I have no problem with 435's reading of the first part of the poem, as MM adopting the viewpoint of a progressive, although I do not find it as probable as my initial reading. Certainly from the progressive viewpoint, reaction is far more alien than progressivism is from the reactionary's viewpoint. And the verb "clutch" is particularly suited to use on opponents, due to its association with clutching at one's pearls.I think that "windows" can be understood as history, or perhaps more literally as old books (i.e. the Sith library). Thus, the "man" might be google, or it might be more generally the whole non-progressive web. Either way, that which has been obscured (history) and presumed gone is being buffed into clarity. I.e., the reactionary past is being made legible.To make this reading work, you have to read the final three lines of the poem as having moved viewpoint, from a progressive to an omniscient one. The line "beast is prey" is still a little hard to parse, though.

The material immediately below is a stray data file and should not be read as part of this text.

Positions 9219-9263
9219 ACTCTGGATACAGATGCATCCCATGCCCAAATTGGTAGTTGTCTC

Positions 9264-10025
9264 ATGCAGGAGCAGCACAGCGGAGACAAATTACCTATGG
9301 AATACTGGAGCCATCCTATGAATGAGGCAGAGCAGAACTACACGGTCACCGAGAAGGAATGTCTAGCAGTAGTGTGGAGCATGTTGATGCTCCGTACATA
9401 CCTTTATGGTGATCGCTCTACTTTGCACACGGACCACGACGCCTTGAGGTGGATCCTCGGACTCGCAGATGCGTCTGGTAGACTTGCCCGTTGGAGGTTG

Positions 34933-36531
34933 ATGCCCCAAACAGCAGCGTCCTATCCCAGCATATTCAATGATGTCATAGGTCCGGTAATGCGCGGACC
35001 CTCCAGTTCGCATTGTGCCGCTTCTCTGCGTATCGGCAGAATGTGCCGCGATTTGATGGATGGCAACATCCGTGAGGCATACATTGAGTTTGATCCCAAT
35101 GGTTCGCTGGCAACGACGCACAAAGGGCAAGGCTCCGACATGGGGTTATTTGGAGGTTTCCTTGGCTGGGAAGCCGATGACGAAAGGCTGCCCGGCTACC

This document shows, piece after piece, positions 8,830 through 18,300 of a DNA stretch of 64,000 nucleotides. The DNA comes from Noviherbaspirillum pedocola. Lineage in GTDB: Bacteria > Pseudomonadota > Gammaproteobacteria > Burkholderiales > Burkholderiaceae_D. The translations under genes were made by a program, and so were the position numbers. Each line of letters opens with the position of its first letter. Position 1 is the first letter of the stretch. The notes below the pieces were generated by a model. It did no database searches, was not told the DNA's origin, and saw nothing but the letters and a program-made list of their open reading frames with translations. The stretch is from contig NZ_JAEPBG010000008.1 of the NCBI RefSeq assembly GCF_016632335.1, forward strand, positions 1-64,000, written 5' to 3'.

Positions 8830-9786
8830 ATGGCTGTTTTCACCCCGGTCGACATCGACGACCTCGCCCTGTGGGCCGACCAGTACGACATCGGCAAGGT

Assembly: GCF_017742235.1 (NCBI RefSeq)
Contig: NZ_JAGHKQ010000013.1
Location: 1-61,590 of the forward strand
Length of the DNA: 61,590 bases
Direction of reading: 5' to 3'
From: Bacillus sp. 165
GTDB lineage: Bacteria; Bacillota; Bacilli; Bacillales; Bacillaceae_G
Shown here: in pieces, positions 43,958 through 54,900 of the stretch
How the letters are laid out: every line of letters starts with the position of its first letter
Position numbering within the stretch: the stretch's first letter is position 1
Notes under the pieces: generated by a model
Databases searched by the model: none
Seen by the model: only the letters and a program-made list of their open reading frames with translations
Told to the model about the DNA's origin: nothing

41. River Cocytus Says: